Abnormal February Weather Hits UWL

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Abnormal February Weather Hits UWL

Picture Credit: Kayleigh Marshall

Picture Credit: Kayleigh Marshall

Picture Credit: Kayleigh Marshall

Picture Credit: Kayleigh Marshall

Kayleigh Marshall, General Assignment Reporter

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There’s no doubt Wisconsin has been the victim of an extreme winter, and with more snow in the forecast, it doesn’t look like it’s going to end anytime soon. According to accuweather.com, this week last year, the temperatures were between 35 degrees and 52 degrees. So why is it so cold and snowy now?  

According to the Climate Communication Science & Outreach Program’s website, “climate change is fueling an increase in the intensity and snowfall of winter storms. The atmosphere now holds more moisture, and that in turns drives heavier than normal precipitation.” The Program’s website also says that, “the heavier-than-normal snowfalls…in the Midwest and Northeast United States are consistent with climate model projections.”   

So how has the increase in snowfall and decrease in temperature affecting the University of Wisconsin-La Crosse? Many students and staff members are finding it difficult to make it to campus in the wintery conditions. Sara Fulghum, a junior Psychology student, said “I live off campus and the sidewalks usually are not shoveled or shoveled poorly which makes walking conditions difficult and dangerous.”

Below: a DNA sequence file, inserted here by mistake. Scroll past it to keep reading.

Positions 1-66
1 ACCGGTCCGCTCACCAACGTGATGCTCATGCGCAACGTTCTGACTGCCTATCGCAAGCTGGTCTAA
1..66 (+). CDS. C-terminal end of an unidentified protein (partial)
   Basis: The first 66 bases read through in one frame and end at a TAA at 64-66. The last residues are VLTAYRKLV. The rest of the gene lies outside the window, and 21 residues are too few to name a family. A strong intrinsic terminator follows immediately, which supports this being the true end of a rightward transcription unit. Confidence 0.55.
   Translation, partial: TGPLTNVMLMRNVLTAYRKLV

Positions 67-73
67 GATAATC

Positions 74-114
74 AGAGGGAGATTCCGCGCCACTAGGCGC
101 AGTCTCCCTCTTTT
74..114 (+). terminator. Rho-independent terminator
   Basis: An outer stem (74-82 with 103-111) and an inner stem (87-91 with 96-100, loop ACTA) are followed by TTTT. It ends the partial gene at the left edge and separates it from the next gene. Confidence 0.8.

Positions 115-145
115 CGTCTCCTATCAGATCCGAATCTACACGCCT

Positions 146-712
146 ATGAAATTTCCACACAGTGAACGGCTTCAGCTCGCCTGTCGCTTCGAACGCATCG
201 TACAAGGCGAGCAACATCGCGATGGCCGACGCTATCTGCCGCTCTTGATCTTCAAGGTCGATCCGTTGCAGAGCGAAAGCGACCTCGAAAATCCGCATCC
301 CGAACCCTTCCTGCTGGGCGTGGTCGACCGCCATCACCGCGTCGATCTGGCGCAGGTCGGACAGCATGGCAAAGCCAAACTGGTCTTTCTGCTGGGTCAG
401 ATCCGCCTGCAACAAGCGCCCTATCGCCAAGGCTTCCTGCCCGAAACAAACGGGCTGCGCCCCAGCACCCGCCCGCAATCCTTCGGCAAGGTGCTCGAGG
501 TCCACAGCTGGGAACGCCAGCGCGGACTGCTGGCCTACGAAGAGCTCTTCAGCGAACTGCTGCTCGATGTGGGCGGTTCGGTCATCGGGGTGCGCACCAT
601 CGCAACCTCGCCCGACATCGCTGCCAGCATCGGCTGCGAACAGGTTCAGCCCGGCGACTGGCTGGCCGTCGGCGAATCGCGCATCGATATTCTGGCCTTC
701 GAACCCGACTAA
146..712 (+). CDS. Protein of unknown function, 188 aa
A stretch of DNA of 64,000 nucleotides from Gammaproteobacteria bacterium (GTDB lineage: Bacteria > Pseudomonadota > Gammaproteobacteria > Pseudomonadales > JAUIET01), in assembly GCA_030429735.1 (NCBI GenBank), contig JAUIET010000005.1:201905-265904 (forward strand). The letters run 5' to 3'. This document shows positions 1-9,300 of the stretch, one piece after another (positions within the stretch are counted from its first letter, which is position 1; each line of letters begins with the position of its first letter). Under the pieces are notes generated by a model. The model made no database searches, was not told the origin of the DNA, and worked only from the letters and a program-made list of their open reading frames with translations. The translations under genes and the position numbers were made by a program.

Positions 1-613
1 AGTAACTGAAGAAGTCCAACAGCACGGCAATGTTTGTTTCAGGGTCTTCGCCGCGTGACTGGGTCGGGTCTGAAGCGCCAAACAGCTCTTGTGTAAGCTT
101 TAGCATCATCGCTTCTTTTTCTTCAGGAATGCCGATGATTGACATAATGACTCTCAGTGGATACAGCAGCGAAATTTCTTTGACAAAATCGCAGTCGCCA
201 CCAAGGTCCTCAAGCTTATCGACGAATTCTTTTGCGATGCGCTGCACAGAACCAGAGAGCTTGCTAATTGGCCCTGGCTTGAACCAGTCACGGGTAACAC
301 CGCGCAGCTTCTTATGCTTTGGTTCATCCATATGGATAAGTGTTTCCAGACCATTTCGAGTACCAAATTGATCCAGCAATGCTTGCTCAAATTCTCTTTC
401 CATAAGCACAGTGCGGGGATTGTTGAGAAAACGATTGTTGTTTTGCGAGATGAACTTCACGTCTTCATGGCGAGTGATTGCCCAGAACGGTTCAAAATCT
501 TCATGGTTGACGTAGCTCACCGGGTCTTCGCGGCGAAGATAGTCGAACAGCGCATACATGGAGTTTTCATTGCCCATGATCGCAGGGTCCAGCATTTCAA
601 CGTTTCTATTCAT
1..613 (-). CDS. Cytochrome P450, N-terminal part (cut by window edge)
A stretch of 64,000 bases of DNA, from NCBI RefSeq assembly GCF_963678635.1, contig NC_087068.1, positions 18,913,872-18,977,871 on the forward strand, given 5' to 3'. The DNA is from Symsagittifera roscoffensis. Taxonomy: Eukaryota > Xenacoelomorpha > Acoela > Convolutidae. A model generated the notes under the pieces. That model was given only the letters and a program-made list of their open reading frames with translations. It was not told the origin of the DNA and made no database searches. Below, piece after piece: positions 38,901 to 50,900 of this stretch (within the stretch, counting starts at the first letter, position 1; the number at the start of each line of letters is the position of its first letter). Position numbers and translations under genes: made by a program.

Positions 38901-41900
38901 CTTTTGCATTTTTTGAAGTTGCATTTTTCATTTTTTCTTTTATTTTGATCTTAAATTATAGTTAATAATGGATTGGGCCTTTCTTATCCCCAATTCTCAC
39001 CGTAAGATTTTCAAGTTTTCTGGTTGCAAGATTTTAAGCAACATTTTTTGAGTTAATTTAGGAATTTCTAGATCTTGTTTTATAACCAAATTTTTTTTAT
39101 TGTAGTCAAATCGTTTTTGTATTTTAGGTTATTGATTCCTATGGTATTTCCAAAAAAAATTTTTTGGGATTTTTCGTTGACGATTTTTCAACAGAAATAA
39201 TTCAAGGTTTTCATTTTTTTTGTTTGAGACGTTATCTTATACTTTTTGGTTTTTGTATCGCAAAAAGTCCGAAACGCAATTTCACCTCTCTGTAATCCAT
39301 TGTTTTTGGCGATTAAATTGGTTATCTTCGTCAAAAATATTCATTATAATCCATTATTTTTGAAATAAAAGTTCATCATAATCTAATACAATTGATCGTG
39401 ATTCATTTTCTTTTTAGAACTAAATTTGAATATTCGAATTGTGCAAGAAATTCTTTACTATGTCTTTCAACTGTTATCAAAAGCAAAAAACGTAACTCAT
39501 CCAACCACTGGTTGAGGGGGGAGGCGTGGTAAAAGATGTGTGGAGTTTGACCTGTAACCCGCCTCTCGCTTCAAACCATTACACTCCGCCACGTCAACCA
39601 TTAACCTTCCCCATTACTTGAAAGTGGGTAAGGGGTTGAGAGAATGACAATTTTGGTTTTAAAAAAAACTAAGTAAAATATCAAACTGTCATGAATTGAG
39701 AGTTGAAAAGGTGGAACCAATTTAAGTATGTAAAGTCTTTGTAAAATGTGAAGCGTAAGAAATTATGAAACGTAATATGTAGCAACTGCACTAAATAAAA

Professors have also had to cancel classes, in addition to the missed classes due to campus being closed. “Due to the cold and snow, I have had multiple classes canceled” said Fulghum. “I have had two exams pushed back because we haven’t been able to get through the material in enough time to be prepared for the exams.”  

UWL rarely cancels all classes due to weather, but this year, classes have been cancelled for two and a half days. “I’ve been here twelve years, and prior to this semester, we’ve only cancelled classes on two other occasions in the twelve year,” said Joe Gow, Chancellor of UWL. “The first time we did it when I was here, I said to people, when’s the last time the school has had classes cancelled? No one could remember.”  

“For us to have had this first week like we had…is very unusual,” said Gow. “It’s the reason why, when we had more snow following that, we said we are going to just stay on schedule and try to do the best we can.”  

The decision to cancel classes is complicated, and, often, controversial. “You’re paying tuition, and we don’t have the ability like the K12 schools to add on a day or two, so it really is time lost.” said Gow. However, when classes are not cancelled, Gow said he often receives lots of emails from students criticizing that decision.  

“I was disappointed the campus remained open when it snowed a large amount overnight and into the whole day on February 12. Other campuses and schools in town cancelled so I was confused why UWL remained open.” said Fulghum.  

However, there are many factors that go into the decision to close campus. “The thing that the members of the public forget, this is not like a K12 school either in that it doesn’t really close completely, because there are 3300 students that live in the residence halls,” said Gow. “We have to make sure we have dining, students say they’d like to go to the library, we’d like to go to the rec, and of course our safety, police, snow removal, all those folks have to be here.”  

Gow does urge students to make their own decisions based on safety in terms of coming to campus during bad weather. “If you think it’s not safe, don’t come and then talk to your Professor and figure out what do we need to do.” said Gow.  

There is currently more snow predicted on Tuesday, Thursday, and Friday of this upcoming week. Students should use caution when deciding whether it’s safe to come to campus.  

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